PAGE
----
Tickets are on sale now for the Food Network New York City Wine & Food Festival, sponsored by Time Inc. sister publication Food & Wine. Taking place October 16-19, the annual food extravaganza has a few new events we’re excited about: Grammy Award-winning country star and cookbook author Trisha Yearwood is hosting the Down-Home Southern Brunch (Oct.19, $150), while actor/TV personality Mo Rocca will be at the Standard hotel’s biergarten for the Hot Dog Happy Hour (Oct. 17, $99, sold via Groupon). Ample Hills Creamery founders Brian Smith and Jackie Cuscuna are hosting an ice cream-making class (Oct. 19, $200). (If you prefer tasting to making, check out their new bi-level shop in Brooklyn.) Sadly, the nighttime dessert buffet hosted by pastry wizard Dominique Ansel is already sold out.
As autumn descends around the globe and the light grows softer, there is a hush. Tourists have gone home and children are back in school, but as seasoned travelers know, fall is one of the best times to travel under the radar and experience cultures a little more intimately. Part of the charm of the season is the earthy, hearty ingredients and specialties gracing local markets. Here are just a few to savor.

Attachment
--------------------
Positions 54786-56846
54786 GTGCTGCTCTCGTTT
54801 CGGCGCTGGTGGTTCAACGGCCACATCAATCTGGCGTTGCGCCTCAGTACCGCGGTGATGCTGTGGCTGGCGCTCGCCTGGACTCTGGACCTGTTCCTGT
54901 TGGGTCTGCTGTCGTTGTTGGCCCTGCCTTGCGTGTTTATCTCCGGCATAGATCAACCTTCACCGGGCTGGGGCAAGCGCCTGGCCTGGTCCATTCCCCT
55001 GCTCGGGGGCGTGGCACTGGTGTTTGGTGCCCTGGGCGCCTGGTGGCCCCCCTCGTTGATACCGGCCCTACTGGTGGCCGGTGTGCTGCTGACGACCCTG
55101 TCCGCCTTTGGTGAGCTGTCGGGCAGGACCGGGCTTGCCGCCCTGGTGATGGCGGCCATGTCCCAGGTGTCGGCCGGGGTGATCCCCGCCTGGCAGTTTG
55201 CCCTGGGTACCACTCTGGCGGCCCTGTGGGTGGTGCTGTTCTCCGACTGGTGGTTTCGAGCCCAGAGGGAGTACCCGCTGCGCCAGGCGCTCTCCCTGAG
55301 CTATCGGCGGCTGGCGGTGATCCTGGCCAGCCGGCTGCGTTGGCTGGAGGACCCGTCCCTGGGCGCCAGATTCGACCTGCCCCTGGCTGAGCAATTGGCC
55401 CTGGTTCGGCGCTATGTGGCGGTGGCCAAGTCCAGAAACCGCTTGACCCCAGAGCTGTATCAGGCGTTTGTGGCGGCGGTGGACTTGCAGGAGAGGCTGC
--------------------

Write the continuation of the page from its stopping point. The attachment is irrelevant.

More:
Crayfish in Stockholm: Swedes celebrate the end of summer with crayfish parties, orkräftskiva, at their summer cottages, donning silly paper hats, singing songs, and drinking lots of Aquavit while eating the heavily dilled crustaceans. Don’t have a Swedish idyl of your own? Try Sturehof restaurant in Stockholm for a taste of this joyous tradition.
Come fall, people around the world will be celebrating the season’s bounty with food festivals. Lots of them. While New Englanders gather to taste the best artisanal ciders, coastal communities feast on fresh seafood. In California, it's time to sip wine. Whether you're craving a foodie getaway or are simply in the right place at the right time, these are five of fall’s top food festivals.